‘The Boys’ Will Be the Superhero Show for People Who Don’t Like Superheroes

If Preacher taught us anything, it’s that Garth Ennis‘ wild imagination and anarchic spirit can be translated to the small screen under the supervision of those who understand his demented vision. Once upon a time, no one ever imagined that show ever happening, but fortunately it came along and proved us wrong.

The same can be also be said about “The Boys”, the anti-superhero saga he co-created with Darick Robertson which ran for 72 issues between 2006 and 2012. Never in a million years did we envision this adaptation coming to life, either. Now we’re beyond thrilled to know that the show will premiere on Amazon Prime next year. And if this series dares go to the extreme lengths the comics went to, it will make Preacher seem like kids stuff in comparison. But we’ll get into that later.

The Boys stars Karl Urban, Jennifer Esposito, Jack Quaid, Elisabeth Shue, and Simon Pegg, to name a few of the cast members who round up this excellent ensemble. Seth Rogen and Evan Goldberg are on board as producers. Eric Kripke, of Supernatural fame, will serve as the showrunner.

Check out the teaser trailer below and then we’ll discuss why this show is going to blow our socks off:

What makes a superhero? Sure, superpowers are helpful, but the content of their character is more important. In this universe, they don’t have heroic characteristics at all. At their least problematic they’re just a pain in the ass. At their worst, though, they’re sexual deviants and murderers who possess no restraint when it comes to abusing their power and status. The show revolves around the eponymous group, who are basically a team of CIA operatives whose mission is to keep these corrupt crusaders in check. Sometimes, that requires getting their hands dirty — and very bloody.

Like most things that come from the imagination of Ennis, “The Boys” comics are packed with excessive violence, depraved sex, politically incorrect humor, and all sorts of madness. Characters have their limbs ripped off, holes are punched through chests, everyone is a predator, dogs hump each other, and the ‘c’ word is used quite liberally. The comics embrace their puerile, schlocky, and brutal sensibilities with glee, which makes them both hilarious and downright disturbing. Every single taboo you can imagine is featured at some point — from necrophilia to cannibalism, as well some atrocities I don’t feel comfortable writing about here.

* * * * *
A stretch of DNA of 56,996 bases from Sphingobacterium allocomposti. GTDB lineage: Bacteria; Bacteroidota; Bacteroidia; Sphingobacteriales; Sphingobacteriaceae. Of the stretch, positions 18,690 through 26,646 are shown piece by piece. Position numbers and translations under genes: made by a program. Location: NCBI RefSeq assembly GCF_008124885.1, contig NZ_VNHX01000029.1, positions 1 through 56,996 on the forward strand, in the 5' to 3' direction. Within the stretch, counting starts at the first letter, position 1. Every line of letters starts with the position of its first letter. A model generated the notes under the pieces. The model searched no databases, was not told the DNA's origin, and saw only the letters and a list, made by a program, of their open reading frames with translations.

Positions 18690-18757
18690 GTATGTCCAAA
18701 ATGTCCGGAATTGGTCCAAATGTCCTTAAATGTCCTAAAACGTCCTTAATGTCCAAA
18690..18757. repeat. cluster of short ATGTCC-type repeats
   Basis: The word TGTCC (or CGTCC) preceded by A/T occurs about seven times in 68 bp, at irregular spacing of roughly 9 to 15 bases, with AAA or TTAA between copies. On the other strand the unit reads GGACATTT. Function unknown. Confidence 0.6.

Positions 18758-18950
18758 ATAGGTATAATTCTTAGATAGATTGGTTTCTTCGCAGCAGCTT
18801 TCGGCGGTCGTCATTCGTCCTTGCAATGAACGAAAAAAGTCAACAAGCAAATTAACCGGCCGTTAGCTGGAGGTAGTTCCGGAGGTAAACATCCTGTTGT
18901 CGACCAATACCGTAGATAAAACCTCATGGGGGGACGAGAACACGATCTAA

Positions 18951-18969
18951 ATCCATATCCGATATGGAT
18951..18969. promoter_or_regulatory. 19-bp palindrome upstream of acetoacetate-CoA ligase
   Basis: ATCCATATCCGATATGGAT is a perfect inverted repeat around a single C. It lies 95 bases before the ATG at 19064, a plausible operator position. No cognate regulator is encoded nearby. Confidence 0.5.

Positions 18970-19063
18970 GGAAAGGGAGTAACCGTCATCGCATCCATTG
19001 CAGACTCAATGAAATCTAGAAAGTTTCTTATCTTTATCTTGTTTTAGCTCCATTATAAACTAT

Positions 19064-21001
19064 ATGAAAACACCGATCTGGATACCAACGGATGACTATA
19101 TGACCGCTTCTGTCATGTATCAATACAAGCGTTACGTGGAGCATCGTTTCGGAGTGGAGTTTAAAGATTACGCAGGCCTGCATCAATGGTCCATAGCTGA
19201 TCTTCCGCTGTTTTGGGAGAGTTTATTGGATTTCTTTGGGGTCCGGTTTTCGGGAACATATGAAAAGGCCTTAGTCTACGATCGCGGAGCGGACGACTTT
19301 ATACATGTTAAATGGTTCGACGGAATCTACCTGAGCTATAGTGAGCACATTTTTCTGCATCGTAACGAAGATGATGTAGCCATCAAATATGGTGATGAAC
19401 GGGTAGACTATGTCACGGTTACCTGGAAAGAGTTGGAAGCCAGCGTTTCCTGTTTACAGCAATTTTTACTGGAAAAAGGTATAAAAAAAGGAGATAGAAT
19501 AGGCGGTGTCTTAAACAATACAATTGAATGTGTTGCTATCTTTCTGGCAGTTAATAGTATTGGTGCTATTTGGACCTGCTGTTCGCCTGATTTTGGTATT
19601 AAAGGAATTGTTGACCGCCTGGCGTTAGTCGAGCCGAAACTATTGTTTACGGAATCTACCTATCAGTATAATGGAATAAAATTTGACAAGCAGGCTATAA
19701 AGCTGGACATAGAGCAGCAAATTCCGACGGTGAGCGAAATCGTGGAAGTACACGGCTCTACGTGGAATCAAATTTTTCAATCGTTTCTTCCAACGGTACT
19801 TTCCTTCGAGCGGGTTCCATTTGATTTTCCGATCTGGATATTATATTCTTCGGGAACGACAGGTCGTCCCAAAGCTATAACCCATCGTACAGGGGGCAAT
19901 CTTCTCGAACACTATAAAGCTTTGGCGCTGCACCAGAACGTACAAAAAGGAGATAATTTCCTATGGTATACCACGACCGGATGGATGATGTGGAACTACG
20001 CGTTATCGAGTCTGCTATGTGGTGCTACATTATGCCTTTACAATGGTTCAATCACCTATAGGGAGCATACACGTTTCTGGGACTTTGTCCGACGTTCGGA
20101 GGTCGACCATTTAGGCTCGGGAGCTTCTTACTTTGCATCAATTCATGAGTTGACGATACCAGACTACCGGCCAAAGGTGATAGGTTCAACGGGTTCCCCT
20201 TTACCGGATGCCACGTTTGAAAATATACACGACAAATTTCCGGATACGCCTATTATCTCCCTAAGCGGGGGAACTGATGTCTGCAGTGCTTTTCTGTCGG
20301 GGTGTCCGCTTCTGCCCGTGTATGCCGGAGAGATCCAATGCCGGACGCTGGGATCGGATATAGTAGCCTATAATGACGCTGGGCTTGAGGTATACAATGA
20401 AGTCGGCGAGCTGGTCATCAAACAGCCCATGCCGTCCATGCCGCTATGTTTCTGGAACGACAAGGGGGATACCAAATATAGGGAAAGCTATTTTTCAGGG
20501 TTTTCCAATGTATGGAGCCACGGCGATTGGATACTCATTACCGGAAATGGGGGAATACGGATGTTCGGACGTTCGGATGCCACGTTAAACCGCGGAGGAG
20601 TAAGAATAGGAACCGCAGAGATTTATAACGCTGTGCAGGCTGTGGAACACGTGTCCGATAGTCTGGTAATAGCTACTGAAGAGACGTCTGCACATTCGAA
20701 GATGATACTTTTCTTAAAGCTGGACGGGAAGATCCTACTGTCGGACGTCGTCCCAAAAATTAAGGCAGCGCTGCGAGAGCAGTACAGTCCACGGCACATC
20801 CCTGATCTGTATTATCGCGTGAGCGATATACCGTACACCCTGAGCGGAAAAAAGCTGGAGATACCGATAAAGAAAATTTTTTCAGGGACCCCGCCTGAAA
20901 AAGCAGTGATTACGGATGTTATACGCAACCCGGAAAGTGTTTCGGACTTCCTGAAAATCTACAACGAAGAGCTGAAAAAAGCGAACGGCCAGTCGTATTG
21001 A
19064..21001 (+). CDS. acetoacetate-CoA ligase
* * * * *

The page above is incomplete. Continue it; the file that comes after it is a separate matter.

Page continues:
At the same time, though, Ennis’ debauchery has brains and purpose. The comics were never afraid to explore much darker territory to commentate on the big issues that affect the world, such as the abuse of systematic power, capitalism, war, and corrupt institutions. Part of Ennis’ appeal is that he isn’t subtle when he wants to make a point. Other times he just wants to offend people for the shits and giggles. However,  as far as blunt, unapologetic, in-your-face storytelling goes, “The Boys” is as upfront as they come.

That said, the most entertainment aspect of “The Boys” are the ways its skewers superhero traditions. Reading the comics, you get the impression that Ennis and co. have a bone to pick with stories about good, old-fashioned caped crusaders and their do-goody, holier-than-thou natures. While this isn’t the first series to ever go against the grain, it’s arguably the boldest to do so. In a world where movies and shows continue to adhere to typical superhero traditions, The Boys is exactly what we need to spice things up some.

The corrupt superpowered beings in this universe are parodies of the kind of super factions that are commonplace in comics. For example, groups like the Young Americans and Teenage Kix poke fun at youthful super teams like Young Justice and the New Mutants. Payback, on the other hand, are reminiscent of the Avengers. Imagine all the popular types of super teams from DC and Marvel history, and you’ll find their evil counterparts in “The Boys.”

The main team is an organization known as the Seven, a Justice League-esque unit that present themselves as the mightiest and purest heroes of them all. Behind the scenes, however, they’re complete bastards who don’t care about the collateral damage they cause or the lives they ruin. When we first meet them in the comics, they force a female recruit to perform a sex act on the male members in exchange for a place on their squad. It’s one of the many unpleasant scenes the comics subject us to, and one of many that will make you think about superheroes in a darker light.

Some of the comics’ content will not see the light of day in the TV show. But even a tamer adaptation will still be a breath of fresh air in the current onscreen superhero landscape. The best time to unleash a movie or series that subverts trends is when said trends are at their most popular and influential after all. If The Boys lives up to its potential, it’ll be like a grenade to the system that provides the most irreverent alternative to superhero fare to date.

Deadpool and Kick-Ass have already shown that there’s a market for satirizing superheroes and unleashing some violence in the process. But even they still operated within a familiar framework that appealed to general superhero fandom. The Boys will be a complete antithesis to that stuff, and will hit the spot for those who are tired of the same old, same old.

Kieran Fisher: @HairEverywhere_ Kieran is a Daily Curator for the website you're currently reading. He also loves the movie Varsity Blues.